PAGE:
Brad's Books and Organizations





Hi, I’m Brad Feld, a managing director at the Foundry Group who lives in Boulder, Colorado. I invest in software and Internet companies around the US, run marathons and read a lot.

« swipe left for tags/categories

swipe right to go back »

Mac World Was So Yesterday

One Comment

Oracle buys BEA Systems for $8.5 billion.

Sun Microsoft Systems buys MySQL for about $1.0 billion.

Gregory Reyes – Brocade’s ex-CEO – gets 21 months in jail for backdating stock options.

What was it that Apple announced again yesterday?

What Happens To CPM’s When The Economy Turns Down?

Comments (2)

Here’s the start of the conversation:

Nerd 1: “Man – those Facebook ads really suck.  They are completely irrelevant.  And – well – embarrassing (e.g. almost porn.)”  I can’t imagine that they ever get clicked on (except the porn.)”

Nerd 2: “Yeah, but it doesn’t matter.  It’s all CPM based so all that matters right now are page views.” 

Nerd 3: (also co-founder of a generation one search engine): “Yeah – that worked really well the last time around – until the economy went south.  Then – CPM rates became asymptotic with zero.”

It went on for a while (along with additional sushi and saki consumption.)  It was interesting.  And important.  And chilling for anyone relying on CPM-based ads only.  Maybe it’ll be different this time.  But that’s what “they” said the last time.  Don’t forget to be sitting in a chair when the music stops playing.

Smart and Interesting People in Reston

Comments (2)

I’m in Reston, Virginia today at the The New New Internet Conference.  Brian Williams – the CEO of Viget Labs – invited me to speak on a panel after spending some time this summer in Boulder with the TechStars gang. 

A lot of my friends that live in Silicon Valley rarely stray out of Silicon Valley.  “Center of the startup universe” is no longer a cliche – rather, it’s like a scab that has been picked so many times it no longer will heal.  Silicon Valley is a critically important place in the world for creating companies, but it’s not the only place smart people that are doing interesting and important things hang out.

Last night at the pre-conference dinner I found a bunch of this type of person including dudes like Ryan CarsonFrank GruberTim Ferriss, Gary Vaynerchuk, and Rohit BhargavaOm Malik hung out, teased me about my clothing, and had a conversation with James Surowiecki that I snooped on. 

While Silicon Valley is on a fault line (literally and metaphorically), it’s important not to forget all the other interesting stuff going on “not in Silicon Valley.” 

For example, at this conference there is a “Government Track” with topics such as “Web 2.0 at the State Level”, “Current Web 2.0 Initiatives within Government Agencies”, “Virtual Government: Real Life Uses for Second Life”, “Intellipedia”, and “Let my data go! Making the case for transparent Government.” 

Now – before you go “yawn” or “Government 2.0” – remember my premise that the next 36 months will see massive crossover adoption into the enterprise (and government) of the consumer Internet innovations we’ve seen in the past 24 months.  Assuming that is correct, the dollars that will be spent are going to be massive and much of it will happen in Fortune 5000 headquarters and large government agencies that aren’t based in Silicon Valley.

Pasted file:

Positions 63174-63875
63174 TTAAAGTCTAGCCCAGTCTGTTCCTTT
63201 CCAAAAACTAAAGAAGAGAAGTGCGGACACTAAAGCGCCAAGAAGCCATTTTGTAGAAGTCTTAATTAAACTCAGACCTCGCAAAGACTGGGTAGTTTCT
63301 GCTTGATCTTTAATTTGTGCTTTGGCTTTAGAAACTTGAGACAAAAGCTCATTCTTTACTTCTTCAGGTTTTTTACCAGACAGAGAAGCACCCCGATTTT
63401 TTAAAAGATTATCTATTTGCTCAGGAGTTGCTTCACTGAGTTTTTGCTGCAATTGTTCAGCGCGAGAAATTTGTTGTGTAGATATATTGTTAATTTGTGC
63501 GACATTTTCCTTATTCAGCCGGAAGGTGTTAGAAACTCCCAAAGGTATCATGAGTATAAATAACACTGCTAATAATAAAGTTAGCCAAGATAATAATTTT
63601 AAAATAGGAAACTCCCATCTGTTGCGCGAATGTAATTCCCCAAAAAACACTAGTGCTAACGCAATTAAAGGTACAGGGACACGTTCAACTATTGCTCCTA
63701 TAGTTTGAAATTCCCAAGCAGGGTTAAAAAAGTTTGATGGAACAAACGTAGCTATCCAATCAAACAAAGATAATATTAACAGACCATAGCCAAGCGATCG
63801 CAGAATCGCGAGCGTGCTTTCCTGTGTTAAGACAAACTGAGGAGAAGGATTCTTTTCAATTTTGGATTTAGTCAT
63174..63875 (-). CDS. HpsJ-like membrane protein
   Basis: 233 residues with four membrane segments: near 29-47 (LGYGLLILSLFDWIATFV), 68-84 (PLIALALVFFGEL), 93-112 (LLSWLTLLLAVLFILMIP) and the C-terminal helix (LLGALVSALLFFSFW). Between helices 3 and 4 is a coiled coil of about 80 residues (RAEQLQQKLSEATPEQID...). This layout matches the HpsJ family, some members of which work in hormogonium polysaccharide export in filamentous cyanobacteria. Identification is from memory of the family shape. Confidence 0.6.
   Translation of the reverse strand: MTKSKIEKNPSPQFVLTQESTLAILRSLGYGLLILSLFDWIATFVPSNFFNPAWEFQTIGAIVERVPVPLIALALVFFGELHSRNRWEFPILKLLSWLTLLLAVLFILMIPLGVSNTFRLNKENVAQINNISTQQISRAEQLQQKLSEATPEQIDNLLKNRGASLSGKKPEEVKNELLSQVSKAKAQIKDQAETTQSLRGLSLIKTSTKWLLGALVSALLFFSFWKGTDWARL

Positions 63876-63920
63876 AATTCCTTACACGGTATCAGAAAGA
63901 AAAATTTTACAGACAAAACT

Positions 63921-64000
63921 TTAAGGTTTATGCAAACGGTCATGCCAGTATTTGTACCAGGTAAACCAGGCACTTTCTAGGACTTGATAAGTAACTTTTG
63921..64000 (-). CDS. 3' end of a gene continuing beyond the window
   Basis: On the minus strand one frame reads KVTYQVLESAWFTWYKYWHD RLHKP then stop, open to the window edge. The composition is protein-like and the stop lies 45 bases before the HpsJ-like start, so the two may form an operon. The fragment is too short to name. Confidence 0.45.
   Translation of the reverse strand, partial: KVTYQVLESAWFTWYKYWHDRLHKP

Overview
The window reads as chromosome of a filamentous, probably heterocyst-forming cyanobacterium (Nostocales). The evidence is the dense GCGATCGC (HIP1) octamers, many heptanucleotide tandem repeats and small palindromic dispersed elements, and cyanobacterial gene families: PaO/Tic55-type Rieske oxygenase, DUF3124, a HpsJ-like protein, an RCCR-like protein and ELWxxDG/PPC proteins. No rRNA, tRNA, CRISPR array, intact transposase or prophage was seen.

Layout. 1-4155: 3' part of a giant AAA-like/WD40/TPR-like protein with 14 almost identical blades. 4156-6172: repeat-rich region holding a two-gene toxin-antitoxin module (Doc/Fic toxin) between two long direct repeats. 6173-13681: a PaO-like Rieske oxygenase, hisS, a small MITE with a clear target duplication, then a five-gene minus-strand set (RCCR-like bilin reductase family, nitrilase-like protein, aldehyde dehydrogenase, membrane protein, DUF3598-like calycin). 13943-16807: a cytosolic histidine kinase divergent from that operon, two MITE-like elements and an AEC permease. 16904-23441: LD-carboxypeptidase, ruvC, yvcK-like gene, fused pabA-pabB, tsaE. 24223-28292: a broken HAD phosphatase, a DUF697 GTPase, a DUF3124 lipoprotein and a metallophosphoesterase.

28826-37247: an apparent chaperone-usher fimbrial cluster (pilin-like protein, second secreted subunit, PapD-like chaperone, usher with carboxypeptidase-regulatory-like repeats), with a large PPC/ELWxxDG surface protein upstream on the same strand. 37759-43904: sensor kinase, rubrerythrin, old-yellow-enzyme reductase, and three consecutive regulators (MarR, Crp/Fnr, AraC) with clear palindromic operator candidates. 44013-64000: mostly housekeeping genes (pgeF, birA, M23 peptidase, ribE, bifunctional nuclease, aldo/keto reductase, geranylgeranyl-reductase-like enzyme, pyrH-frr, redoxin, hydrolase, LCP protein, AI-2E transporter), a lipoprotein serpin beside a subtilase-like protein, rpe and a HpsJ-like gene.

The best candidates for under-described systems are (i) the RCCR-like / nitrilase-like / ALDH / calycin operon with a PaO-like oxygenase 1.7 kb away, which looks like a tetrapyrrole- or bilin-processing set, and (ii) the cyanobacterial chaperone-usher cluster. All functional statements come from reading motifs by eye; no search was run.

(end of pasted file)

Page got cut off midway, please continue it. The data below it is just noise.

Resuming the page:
A wise man once told me “go visit your customers.”  Today, he might say something like “son – buy a plane ticket and fly somewhere other than the center of the startup universe just to see what is going on and how people are thinking about this stuff.”

Detailed Analysis of NetSuite S-1 Filing

One Comment

If you follow SaaS software and are interested in getting a great summary of the NetSuite S-1 filing without reading it, Jason Wood has a nice dissection of it at NetSuite IPO…Another SaaS horseman braves the public markets.

Customer Service Has To Change

Comments (7)

I am regularly amazed at the amount of money consumer electronics, mobile device, and cell phone companies spend on “stupid customer service tricks.”  I got the following note from a friend that has a Sony Reader.

My screen cracked for some reason.  Probably got hit in my bag somehow.  I sent it in to Sony for service and they offered to fix it for $272; a new unit is $299.  I declined. I sent a letter to the Sony USA VP marketing.  I pointed out that when my ipod broke, I got a new one in 20 minutes at the store, no questions asked.  And the contrast in experiences is why my family of 4 has 8 ipods but is only likely to have 1 reader. I got a nice phone call last night and a new reader is on its way! 

I am a consumer electronics junkie – you name it, I probably have (or have had) it.  My best two customer experiences to date have been the Sonos (truly amazing) and Slingbox (we are investors so I’m glad it’s amazing.)  Apple has also been a happy place to be, as long as I walk into the store and give them my sad puppy dog look.  Most everything else sucks.  When something breaks (like my Sony DVD player did last month), I just buy another one to replace it rather than struggle through the six week “send it in and then pay us almost as much as another one to get it fixed” routine.)

The Sony Reader example above is completely consistent with my reality.  It’d be so easy for Sony to start by sending out another one and have a delighted customer.  The result would be worth much more than the cost of incremental customer acquisition and the customer destruction support function.  The strategy of “send me your broken thing and I’ll replace it” seems so logical today in a world where people shout from the rooftops about the great experiences – buying much more goodwill than a million banner ads. 

At least the Sony USA VP Marketing has a clue.  Maybe Sony should put her in charge of customer care!

Build something great with me